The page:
In its recently released Annual Report to Congress for 2021, CFIUS reported that it requested the parties to 30 of the 47 Mandatory Declarations filed in that year to thereafter file Notices, that it averaged 30 days to complete its review of a Declaration, 46 days to complete its review of a Notice that did not involve an investigation, and 65 days to complete its review of a Notice that did involve an investigation.  Furthermore (and with the likely consequence of creating additional delays), in another recent FAQ, CFIUS has indicated that it may now insist on detailed information regarding all LPs and other co-investors in a fund or other investment vehicle involved in a covered transaction, regardless of the fact that such LPs may be passive, financial investors.

Previous Investment Structures

Some of the previous investment transactions provided for multiple tranches of financing contingent on the company’s achievement of certain milestones and on a subsequent CFIUS filing. The follow-on, contingent tranches were often accompanied by the grant of non-passive rights or control rights upon the occurrence of such contingencies. The parties typically had not filed a mandatory declaration (thus providing earlier access to the funds and more time to file with CFIUS and/or for the CFIUS process to proceed prior to the next tranche) in connection with the initial round and had thereafter filed the declaration during or prior to the mandatory notification period applicable to the contingent tranche with respect to which the increased equity ownership or non-passive or control rights were to become effective (“tipping point”).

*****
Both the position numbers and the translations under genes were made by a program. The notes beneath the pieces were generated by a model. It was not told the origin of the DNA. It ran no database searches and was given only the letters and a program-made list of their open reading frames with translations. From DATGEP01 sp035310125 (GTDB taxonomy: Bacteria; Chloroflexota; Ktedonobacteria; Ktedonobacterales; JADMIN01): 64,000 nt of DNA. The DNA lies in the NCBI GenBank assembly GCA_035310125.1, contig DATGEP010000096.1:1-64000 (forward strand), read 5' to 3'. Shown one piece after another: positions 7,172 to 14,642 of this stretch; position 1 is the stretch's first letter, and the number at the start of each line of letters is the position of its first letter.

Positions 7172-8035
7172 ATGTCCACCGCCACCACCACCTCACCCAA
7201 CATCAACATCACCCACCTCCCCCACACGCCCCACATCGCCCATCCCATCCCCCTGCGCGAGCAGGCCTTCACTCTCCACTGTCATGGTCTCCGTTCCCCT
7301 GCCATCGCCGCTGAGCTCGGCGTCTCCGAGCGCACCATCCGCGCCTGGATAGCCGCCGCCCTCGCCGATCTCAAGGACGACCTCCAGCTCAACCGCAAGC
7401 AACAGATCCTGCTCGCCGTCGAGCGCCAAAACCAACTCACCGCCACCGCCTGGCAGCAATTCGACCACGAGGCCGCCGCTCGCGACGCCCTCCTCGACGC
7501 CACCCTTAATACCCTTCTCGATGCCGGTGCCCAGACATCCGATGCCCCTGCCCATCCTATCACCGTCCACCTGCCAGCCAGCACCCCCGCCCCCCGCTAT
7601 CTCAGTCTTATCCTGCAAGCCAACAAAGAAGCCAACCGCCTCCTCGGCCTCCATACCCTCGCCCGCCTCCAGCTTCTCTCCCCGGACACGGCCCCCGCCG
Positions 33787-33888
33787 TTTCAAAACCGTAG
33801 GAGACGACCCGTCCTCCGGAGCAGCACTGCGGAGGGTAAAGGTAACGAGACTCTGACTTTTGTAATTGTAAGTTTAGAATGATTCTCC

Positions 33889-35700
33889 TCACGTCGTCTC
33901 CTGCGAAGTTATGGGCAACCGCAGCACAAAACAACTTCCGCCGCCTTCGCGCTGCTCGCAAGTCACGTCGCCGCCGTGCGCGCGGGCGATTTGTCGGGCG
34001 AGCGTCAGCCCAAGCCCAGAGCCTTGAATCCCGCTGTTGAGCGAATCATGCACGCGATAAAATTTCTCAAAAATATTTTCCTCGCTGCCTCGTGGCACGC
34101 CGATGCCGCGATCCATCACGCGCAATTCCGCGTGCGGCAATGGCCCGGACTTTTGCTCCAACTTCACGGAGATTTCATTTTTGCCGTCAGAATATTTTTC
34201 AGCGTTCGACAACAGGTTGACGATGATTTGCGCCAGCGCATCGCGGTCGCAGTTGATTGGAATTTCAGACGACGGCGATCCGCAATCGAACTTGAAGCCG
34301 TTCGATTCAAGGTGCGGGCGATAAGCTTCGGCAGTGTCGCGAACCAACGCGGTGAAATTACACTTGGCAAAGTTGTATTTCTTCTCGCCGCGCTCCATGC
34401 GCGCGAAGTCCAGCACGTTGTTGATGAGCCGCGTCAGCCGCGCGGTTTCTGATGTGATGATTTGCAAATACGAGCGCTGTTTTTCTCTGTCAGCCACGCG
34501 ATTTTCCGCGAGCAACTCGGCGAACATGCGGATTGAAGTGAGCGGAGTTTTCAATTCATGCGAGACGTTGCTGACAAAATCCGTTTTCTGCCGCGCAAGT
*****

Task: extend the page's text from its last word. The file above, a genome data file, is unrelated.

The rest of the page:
Impact of new FAQ

The advisability of these contingent, multi-tranche structures which deferred a CFIUS Declaration or Notice filing until the tipping point has recently been called into question. On May 11, 2023, the Treasury published the following FAQ, basically moving the tipping point forward to the initial financing tranche:

“How does CFIUS determine the “completion date,” in assessing when a mandatory filing should be submitted, where the foreign person first acquires equity interest but will not receive control or covered investment rights until after CFIUS’s review?